Twenty years ago (that sounds like a long time, even to me) I started Byron Home. Friends said, “Gosh, you’re an entrepreneur!” And I said “Please don’t say that. “ It sounded too risky.

People ask me how I even thought of a business like Byron Home. They’d say, “Wow, I guess you saw a need–seniors needing assistance with downsizing and moving–and built a business to meet it.”

That DOES sound good.  Like I was intuitive and then did market research to test my assumptions.

But it wasn’t like that.

What actually happened was I made it up. Pretending I could do whatever I wanted, I made a list of things that I was good at and enjoyed doing:  helping others (I’d worked as a counselor and volunteered for years for a crisis line), moving (I especially liked unpacking and setting things up in the new place), creating furniture layouts (my dad was an architect), staying physically active (getting older made me appreciate my health), working with seniors (I’d volunteered at a senior center). And I hoped that when I pulled these ideas together, someone would hire me. But then I realized that if I wanted to do all these things, I had to create the business.

My previous work history had been first in a “helping profession” (rehabilitation counseling), and then in corporate America. I’d worked my way up into higher level management positions. Was even on the cover of the annual report.

But before Byron Home I didn’t love what I did.

So I made that list. And when I got downsized (ironic, huh?) out of my corporate position, it was ok.  I had already developed my idea. And when my outplacement package gave me several hours with a small business consultant to develop my business plan, I knew it was meant to be.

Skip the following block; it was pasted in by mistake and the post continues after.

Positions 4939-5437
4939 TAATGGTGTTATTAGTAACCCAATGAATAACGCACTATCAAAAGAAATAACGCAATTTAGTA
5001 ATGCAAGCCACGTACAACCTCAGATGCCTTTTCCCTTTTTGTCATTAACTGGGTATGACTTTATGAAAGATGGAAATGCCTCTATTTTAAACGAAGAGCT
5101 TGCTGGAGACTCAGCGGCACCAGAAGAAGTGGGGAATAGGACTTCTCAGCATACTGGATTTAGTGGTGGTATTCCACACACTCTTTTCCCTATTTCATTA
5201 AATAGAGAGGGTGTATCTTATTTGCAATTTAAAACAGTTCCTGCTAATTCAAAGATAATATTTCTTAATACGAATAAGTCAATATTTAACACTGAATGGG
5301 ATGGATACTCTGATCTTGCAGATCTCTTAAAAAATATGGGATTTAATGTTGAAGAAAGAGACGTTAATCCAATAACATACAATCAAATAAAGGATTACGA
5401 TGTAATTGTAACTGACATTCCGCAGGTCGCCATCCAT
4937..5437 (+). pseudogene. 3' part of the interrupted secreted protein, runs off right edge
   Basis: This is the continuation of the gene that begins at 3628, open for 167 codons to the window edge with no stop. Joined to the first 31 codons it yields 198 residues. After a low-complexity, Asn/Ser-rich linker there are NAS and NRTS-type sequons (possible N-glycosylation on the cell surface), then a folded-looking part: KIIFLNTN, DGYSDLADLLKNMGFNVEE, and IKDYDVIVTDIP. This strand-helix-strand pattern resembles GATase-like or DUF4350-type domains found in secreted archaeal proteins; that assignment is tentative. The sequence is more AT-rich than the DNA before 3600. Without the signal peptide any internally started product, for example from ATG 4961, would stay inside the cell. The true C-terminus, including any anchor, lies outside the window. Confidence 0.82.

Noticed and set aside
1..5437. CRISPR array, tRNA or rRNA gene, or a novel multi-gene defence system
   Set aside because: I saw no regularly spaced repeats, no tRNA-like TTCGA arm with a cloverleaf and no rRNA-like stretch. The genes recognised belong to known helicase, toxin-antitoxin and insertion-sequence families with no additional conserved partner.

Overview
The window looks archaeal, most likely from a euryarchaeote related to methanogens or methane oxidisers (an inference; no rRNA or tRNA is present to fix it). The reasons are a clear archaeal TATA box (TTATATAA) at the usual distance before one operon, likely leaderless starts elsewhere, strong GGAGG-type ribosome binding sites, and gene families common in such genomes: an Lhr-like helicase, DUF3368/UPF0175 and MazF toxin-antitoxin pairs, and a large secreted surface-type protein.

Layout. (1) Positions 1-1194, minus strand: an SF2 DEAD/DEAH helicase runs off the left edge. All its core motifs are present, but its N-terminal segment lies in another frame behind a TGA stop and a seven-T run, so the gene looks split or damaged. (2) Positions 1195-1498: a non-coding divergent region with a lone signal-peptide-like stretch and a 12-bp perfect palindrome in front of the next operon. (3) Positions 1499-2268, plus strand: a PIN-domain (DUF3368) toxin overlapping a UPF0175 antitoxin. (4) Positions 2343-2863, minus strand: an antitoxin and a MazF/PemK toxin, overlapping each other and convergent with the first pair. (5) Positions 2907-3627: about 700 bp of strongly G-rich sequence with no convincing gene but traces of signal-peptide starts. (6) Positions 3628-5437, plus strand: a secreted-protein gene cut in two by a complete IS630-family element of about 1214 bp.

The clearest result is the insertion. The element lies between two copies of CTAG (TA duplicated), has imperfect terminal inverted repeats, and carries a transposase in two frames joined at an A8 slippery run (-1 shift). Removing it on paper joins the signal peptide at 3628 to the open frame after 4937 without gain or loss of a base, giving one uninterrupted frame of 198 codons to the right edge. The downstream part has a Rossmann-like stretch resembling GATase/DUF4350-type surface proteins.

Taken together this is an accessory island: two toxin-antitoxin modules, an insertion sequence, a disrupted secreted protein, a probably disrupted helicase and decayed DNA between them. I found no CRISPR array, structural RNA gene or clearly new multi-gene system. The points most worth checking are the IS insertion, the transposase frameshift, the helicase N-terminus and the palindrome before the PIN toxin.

It started out with just me. And then, amazingly, I got my first client. Luckily the recent widow was very patient with me (and with the fact that my compact car wasn’t ideal for bringing packing boxes and materials to her home). We took our time as we did her floor plan, she selected her contents and I packed her belongings for the studio apartment at the senior community. She was nervous about her move but felt better because we were doing it together.

It turned out well. For both of us.

She found that being in a new location was better than being in her home alone, and that being with others helped ease her sorrow.

I learned that I had to get a bigger vehicle to transport my boxes and packing materials. And I needed to add staff so we could handle larger moves, and multiple moves on the same day. Byron Home grew to meet the needs in our community, developing as we went along. In the beginning I did all the initial consultations, floor plans, packs & unpacks, pretty much everything. But as we grew, we added team leaders and moving specialists. And that was (is) such rewarding work that several of my early employees are still working with us today.